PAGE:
Special thanks to THE team Stanley Alejandro Clementina (piano/arrangement/mixing) and Thareyck Martina (videoshoot/editing/artwork).Let’s keep up the movement! ♥
Woody Ft. QD ‘s first official single reaches over 3700 views in 3 days!
Congrats on your first single man. I am loving the images of Colombia I won’t knock the hustle when it comes to that not so hidden Insel air commercial either.
If you don’t know who they are yet. Follow them on Twitter because the Caribbean and Latin America are Massive and it looks like Gudda Getamilli is starting to move mountains to share their craft.
Curacao + Colombia represent.
Produced by: Gudda Getamilli
Mix and mastered by Mosty
Directed and Edited by Don Vinci
( Insel Air you still owe me for that broken tablet, still mad)
I have to say I am stoked by the analysis and the conversation that can spiral out of their journey in to the hearts and minds of a Curacaoan. I am sure this discussion on race will resonate to many of the different Islands. CONGRATS @Angela Warwaru Roe for this tremendous accomplishment.
Sombra di Koló — The Shadow Of Color
In five neighbourhoods, each distinct in their racial and class make-up, a total of thirty Curaçaoans of all ages and all walks of life share what “race” and “skin color” mean to them today.
Sombra di Koló / the Shadow of Color is a documentary project by Warwarú Productions and De Wind Imaging.
Curaçaoan/Surinamese/Dutch anthropologist Angela Roe teamed up with Curaçaoan filmmakers Selwyn de Wind and Hester Jonkhout to examine the meanings and consequences of race and skin color in contemporary Curaçao.
Curaçao, a small Caribbean island off the Venezuelan coast, was once an important Dutch colony. It has a population of approximately 140.000 people that is racially and especially ethnically diverse, yet predominantly of African descent.
In this post-colonial society, what do people think about skin color? How is color connected to class? Does race still matter?
The goal of the documentary Sombra di Koló is to break open the taboo on color and race relations, and to start a constructive national dialogue on a topic that affects us all, because everyone has a color.
We know what it is like to live inside our own skin, but we don’t really know what life is like for others who don’t look like us. We speculate, we have stereotypical ideas about others, but this film invites you to listen to stories that sound like your own, and stories that you never thought about.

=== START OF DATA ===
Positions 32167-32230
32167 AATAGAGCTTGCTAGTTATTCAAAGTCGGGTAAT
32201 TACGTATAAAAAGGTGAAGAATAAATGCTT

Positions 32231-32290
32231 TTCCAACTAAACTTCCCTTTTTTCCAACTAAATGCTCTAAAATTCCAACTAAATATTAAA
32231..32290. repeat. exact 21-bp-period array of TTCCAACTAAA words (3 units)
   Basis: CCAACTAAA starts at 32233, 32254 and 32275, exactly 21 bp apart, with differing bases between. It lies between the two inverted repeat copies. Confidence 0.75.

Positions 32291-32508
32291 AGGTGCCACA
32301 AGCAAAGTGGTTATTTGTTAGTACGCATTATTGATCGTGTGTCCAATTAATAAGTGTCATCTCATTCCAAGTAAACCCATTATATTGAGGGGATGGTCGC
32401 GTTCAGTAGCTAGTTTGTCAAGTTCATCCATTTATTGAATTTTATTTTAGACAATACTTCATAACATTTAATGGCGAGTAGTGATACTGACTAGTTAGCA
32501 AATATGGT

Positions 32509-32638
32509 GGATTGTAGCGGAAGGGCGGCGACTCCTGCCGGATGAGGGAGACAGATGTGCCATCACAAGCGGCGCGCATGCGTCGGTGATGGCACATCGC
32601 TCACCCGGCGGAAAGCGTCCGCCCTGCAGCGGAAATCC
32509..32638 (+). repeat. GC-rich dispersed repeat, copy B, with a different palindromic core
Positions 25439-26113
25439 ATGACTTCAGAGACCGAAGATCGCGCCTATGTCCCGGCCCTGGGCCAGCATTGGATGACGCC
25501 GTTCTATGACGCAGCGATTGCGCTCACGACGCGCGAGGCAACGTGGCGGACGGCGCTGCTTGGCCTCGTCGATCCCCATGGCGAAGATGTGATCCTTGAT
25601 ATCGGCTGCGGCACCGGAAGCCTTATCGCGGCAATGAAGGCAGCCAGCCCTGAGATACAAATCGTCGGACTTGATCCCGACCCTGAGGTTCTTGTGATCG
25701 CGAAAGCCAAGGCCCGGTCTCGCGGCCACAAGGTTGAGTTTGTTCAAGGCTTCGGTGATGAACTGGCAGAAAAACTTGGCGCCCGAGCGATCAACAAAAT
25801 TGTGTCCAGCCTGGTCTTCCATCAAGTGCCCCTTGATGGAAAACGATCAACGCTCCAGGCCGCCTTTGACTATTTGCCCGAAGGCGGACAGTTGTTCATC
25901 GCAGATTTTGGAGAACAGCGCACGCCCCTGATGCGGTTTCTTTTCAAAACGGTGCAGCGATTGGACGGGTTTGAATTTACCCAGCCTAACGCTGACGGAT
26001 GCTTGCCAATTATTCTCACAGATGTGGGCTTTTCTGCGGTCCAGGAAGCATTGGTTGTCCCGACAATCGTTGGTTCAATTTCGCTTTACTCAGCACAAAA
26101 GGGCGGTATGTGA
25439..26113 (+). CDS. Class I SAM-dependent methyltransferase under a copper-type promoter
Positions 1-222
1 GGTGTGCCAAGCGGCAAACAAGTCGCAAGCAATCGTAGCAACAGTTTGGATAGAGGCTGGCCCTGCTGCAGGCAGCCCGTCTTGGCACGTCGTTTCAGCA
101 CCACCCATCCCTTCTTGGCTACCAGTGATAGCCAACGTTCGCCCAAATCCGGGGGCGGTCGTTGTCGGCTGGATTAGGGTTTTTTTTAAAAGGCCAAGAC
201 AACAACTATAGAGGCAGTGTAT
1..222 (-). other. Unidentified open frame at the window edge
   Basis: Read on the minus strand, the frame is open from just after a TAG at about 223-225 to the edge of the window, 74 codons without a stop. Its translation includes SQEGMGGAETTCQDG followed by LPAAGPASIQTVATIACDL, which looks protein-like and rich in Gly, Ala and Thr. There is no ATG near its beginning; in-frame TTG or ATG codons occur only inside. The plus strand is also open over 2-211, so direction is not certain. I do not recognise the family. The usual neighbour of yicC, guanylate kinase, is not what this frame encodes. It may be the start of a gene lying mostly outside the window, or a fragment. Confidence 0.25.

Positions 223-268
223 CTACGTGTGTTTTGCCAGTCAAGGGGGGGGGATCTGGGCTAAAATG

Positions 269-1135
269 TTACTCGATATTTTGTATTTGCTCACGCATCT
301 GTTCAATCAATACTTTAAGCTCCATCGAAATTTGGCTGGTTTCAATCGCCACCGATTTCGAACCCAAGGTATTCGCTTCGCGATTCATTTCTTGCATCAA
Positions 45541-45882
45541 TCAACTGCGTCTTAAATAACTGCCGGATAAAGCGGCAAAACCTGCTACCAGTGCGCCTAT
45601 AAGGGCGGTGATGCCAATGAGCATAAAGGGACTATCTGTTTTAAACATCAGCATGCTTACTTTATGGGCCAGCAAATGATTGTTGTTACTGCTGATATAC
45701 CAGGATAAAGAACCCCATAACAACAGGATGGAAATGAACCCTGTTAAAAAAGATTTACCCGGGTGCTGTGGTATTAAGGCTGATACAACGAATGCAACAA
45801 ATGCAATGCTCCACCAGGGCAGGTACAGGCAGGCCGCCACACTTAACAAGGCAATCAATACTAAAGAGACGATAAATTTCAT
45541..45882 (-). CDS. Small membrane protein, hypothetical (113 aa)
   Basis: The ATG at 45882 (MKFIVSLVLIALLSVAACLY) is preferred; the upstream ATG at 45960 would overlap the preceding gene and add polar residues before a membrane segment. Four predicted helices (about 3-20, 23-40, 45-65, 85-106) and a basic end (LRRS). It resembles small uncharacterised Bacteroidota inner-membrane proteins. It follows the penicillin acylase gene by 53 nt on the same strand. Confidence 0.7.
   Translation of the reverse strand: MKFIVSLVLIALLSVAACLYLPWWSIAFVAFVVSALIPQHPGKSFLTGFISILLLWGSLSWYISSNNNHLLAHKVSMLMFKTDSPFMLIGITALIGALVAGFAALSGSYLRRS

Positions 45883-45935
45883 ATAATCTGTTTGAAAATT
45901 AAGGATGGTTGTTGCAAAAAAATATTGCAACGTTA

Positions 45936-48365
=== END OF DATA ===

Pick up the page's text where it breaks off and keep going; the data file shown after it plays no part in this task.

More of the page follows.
With music by Datapanik
Producer, Director, Researcher: Angela E. Roe. Director of Photography: Selwyn de Wind, Hester Jonkhout, Kirk Claes, Octavio Curiel. Editor: Hester Jonkhout. Coloring: Selwyn de Wind. Graphics & Animation: Kirk Claes. Audio Post Production: Ralph Durgaram. Creative Advisor: Felix de Rooy. Production Assistance: Jeritsa Ignecia, Pito Polo, Giany Martis, Marieke Linders, Anja Steffens, Eugenique Wilkins, Nneka Tielman, Rebecca Steffens, Ryanne Van Der Linde, and Vanessa Abad.
Sombra di Koló is made possible with the support of our funds and sponsors:
Refineria Isla Curaçao B.V., Prins Bernhard Cultuurfonds Caribisch Gebied, Samenwerkende Fondsen Nederlands Gebiedsdeel, Maduro Curiels’ Bank, Kooyman, Act II, Medical Laboratory Services, Curacao Tourism Board, Korpodeko, Burgers & Fung A Loi Notaries, Banco di Caribe, Ennia, Mau Asam Travel, Curacao Ports Authority, Europe West Indies Trading, and KDZ Accountanting Support B.V.
“…Support means providing information, workshops and lectures so that everyone may have access to all the tools and opportunities I used to reach my goal. This is a very hands-on type of support. I believe it is also important to have an educational system kids can turn to, to develop their talents. This is the only way to keep local music alive, interesting and developing. It needs to grow, develop and be injected with new blood and ideas.”
Name: Izaline Francisca Juanita Calister Date of Birth: 9th of March but the year is a big big secret Place of Birth: The beautiful sunny island of Curacao
Your connection to the Caribbean: I was born there and lived there most of my life, the most important formative part of my live there. I love the vibe, the sounds, the colours, the music, the people……need I go on??? Highschool attended: Radulphus College. Willemstad, Curaçao Current Studies /Occupation: Well I finished studying a few years ago. I studied Business Administration in Groningen and when I finished this I studied Music in Groningen as well and graduated in 1998.
What is or are the accomplishments you are most proud of up to now?
Bringing the music that I write and sing in my own language papiamentu, to all parts of the world. There is no greater feeling than noticing that it works everywhere and people leave the concert with a happy smile on their face even if they don’t understand a word I am singing.
Who has been your inspiration? Oswin ‘chin’ Behilia, Richard Bona, Dianne Reeves, Cassandra Wilson, Sara Tavares. Artists from different parts of the world who create by mixing and matching different influences in a unique way.
What are the choices you made that you believe have brought you to where you are today? Early on in my career I decided to be a true professional; to always be on time, always well prepared, always fair and straight, always friendly….and artistically always follow my gut feeling and my heart.
What do you feel about the state of Antillean music in General? There is a lot happening and brewing underground. I can’t wait to hear and see what is going to come up in a few years.